The Western Mountains Chapter of the Maryland Native Plant Society will hold its regular meeting at Frostburg State University, Compton Science Center, Room 224, on Tuesday April 15th at 7:00 pm. The guest speaker will be Dr. Michael J. Raupp, Professor, Department of Entomology, University of Maryland. His presentation titled, “Building Diversity, Sustainability, and Ecosystem Services in Residential Gardens” will begin immediately following a brief chapter meeting. The public is welcome to attend.
According to Dr. Raupp, residential gardens and landscapes are refuges of biodiversity in urban settings. They house a huge diversity of plants and plant diversity that is often positively related to insect diversity. Discover why diverse landscapes may be more sustainable than simple ones and how they support ecosystem functions. Learn three approaches for managing pests in landscapes and when to use them: 1) Do nothing – let Mother Nature do the work 2) Get busy – Hand remove bugs: pick, prune, squash, etc. 3) Get lazy – use “green” insecticides. His program will begin immediately following a brief MNPS chapter business meeting.
Mike Raupp is a professor and extension specialist at the University of Maryland at College Park. As an internationally recognized expert, Raupp has more than 200 publications and has made more than 900 presentations on the ecology and management of insects and mites. He has appeared on all major television networks. He has been featured on The Science Channel, National Geographic, Dr. Oz, and Jay Leno. His “Bug of the Week” website, www.bugoftheweek.com, an information source on the natural history of insects, received more than one million visits since its inception. Raupp has received a dozen regional or national awards for excellence in extension programming and media communications including the Secretary of Agriculture's Award for Environmental Protection and Entomological Society’s Achievement Award in Extension. His first book “Managing Insect and Mites on Woody Landscape Plants” is a standard for the arboricultural industry. His most recent book “26 Things that Bug Me” introduces youngsters to the wonders of insects and natural history using pictures and rhymes. Copies will be available for purchase following his program.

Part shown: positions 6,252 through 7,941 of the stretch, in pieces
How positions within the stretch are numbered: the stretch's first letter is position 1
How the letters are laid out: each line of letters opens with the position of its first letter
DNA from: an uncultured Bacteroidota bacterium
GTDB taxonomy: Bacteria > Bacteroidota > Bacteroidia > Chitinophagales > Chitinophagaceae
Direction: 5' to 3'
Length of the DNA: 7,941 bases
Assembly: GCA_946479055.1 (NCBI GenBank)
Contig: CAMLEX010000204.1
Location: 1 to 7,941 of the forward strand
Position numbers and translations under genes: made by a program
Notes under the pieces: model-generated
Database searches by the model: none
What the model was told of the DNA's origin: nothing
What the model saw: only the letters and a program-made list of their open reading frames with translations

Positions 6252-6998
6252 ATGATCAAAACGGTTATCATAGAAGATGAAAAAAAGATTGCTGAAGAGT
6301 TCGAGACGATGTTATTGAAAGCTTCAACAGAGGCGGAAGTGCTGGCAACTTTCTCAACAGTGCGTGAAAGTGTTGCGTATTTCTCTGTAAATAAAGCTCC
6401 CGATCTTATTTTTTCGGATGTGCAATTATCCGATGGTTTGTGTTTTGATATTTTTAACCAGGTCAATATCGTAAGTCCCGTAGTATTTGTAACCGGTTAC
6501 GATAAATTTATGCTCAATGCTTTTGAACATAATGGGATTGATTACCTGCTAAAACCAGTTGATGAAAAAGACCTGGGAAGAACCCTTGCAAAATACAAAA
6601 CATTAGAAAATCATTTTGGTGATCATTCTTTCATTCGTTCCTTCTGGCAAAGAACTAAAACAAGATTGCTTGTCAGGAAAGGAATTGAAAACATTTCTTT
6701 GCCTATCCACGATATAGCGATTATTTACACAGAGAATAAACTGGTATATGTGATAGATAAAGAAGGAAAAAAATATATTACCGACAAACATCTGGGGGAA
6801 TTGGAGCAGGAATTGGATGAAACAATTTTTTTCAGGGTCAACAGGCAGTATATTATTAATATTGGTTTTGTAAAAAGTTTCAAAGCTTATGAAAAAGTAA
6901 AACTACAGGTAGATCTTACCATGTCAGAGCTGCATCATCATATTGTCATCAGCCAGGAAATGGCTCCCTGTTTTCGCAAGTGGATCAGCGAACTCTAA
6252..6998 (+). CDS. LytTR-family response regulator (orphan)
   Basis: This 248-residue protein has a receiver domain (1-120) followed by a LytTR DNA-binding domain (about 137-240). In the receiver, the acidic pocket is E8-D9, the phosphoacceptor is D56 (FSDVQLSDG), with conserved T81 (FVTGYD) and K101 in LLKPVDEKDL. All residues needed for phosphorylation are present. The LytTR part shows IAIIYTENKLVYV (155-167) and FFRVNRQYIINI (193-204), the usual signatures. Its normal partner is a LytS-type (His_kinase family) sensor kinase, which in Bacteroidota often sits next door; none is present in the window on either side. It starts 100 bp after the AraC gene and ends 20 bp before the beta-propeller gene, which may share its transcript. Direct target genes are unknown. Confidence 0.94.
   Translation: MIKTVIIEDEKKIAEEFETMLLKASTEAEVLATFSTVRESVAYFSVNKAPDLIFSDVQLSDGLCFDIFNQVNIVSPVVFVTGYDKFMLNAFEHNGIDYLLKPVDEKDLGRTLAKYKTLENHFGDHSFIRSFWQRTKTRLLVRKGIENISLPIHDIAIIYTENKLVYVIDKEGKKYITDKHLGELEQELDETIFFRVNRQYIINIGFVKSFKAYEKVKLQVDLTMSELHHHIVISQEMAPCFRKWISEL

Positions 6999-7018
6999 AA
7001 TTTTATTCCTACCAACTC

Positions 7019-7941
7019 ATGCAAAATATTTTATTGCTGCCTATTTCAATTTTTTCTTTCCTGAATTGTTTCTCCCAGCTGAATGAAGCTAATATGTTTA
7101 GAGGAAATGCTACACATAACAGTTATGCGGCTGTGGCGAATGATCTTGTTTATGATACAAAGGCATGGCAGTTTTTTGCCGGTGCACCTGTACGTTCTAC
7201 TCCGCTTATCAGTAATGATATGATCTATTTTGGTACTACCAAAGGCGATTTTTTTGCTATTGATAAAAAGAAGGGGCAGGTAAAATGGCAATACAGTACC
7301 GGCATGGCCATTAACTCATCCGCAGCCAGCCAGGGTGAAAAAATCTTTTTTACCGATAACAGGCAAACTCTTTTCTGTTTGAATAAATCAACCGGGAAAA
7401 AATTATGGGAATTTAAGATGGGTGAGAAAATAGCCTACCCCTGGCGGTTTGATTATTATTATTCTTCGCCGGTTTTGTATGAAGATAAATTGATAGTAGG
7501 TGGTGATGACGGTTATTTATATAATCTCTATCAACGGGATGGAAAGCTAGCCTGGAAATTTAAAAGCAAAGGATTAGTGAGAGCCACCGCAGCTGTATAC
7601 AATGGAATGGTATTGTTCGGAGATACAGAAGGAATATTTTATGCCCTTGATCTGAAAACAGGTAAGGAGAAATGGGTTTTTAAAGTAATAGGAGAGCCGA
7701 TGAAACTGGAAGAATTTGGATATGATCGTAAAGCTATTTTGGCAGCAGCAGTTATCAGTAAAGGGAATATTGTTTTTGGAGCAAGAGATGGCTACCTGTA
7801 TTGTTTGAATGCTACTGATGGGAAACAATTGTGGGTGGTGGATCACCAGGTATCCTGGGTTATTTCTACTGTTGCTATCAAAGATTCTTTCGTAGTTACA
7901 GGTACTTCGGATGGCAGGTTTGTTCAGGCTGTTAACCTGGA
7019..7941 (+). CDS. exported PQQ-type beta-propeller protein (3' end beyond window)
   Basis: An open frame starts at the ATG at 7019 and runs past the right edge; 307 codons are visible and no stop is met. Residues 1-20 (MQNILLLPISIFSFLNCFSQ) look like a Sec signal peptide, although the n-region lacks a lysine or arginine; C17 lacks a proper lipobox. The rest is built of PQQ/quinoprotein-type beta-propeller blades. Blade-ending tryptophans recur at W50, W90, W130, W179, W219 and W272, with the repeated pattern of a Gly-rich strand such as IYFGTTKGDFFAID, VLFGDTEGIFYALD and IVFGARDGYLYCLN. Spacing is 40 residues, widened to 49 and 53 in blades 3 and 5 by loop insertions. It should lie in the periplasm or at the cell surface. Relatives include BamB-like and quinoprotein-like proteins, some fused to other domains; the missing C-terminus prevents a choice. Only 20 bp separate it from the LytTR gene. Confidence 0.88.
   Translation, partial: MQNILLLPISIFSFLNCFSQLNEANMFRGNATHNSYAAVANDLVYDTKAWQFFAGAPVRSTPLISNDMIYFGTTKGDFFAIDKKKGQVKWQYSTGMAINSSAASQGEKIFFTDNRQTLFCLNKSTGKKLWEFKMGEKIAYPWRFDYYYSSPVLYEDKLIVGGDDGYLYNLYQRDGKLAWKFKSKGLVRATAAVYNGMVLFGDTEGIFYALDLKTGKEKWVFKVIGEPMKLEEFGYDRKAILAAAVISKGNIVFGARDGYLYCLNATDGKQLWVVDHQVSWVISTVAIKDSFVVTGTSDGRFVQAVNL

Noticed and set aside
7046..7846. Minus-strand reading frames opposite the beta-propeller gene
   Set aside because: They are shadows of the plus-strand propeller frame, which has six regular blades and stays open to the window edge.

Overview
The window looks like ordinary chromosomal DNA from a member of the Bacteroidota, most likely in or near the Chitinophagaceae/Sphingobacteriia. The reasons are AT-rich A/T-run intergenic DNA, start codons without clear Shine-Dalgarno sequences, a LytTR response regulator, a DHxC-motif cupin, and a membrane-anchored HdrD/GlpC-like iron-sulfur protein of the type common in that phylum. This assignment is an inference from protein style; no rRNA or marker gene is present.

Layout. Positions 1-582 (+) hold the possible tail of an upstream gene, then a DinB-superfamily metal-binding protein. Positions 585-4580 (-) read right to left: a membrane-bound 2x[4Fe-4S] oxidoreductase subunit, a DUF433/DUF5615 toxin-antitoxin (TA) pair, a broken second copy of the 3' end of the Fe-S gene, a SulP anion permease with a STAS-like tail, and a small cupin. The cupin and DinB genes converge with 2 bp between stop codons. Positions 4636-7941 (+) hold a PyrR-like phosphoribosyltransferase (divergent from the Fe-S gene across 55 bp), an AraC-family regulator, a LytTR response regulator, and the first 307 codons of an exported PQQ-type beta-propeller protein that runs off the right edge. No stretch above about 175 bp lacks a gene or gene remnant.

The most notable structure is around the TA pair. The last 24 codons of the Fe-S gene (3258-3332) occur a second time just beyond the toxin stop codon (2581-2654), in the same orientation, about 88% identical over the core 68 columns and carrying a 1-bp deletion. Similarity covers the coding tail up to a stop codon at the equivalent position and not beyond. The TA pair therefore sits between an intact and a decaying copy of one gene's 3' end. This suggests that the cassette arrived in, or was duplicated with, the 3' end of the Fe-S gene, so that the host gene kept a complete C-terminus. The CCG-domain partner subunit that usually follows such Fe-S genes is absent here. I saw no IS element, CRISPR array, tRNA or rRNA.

Directions: From I-68 take exit 33 (Braddock Rd & Midlothian Rd exit). Follow Braddock Road approximately 1.3 miles to stop sign. Turn left onto Park Avenue. Drive a short distance and turn left, following signs for the Compton Parking Lot.
The Maryland Native Plant Society promotes awareness, appreciation, and conservation of Maryland's native plants and their habitats, working to preserve Maryland's natural heritage through education, research, advocacy and service activities. MNPS sponsors programs, workshops, field trips and an annual conference. Membership is open to all who are interested in Maryland's native plants and their habitats. For more information, visit mdflora.org.
The Western Mountains Chapter has formed to expand the efforts of MNPS on the Allegheny Plateau and Ridge & Valley physiographic provinces of the central-Appalachians. Residents of western Maryland, nearby Pennsylvania and West Virginia, and anyone else interested in learning more about and conserving the native plants of this region are invited to join. For more information contact Liz McDowell, Chapter Coordinator, at 301-895-3686 or firstname.lastname@example.org
The Maryland DNR will be performing a study to monitor water flows in portions of Deep Creek Lake April 26 - May 24. The lake may appear pink in some areas during this time as crews add Rhodamine Water Trace Dye to the southern end, around Turkey Neck and Deep Creek Coves.
The study will provide DNR’s Hydrilla Control Strategy Team with dilution rates and currents in certain areas. Bright-colored floats/buoys will be placed in the study area for a one week period during data collection. DNR asks that during the study lake users avoid the buoyed cove areas, including buoys and wind gauges.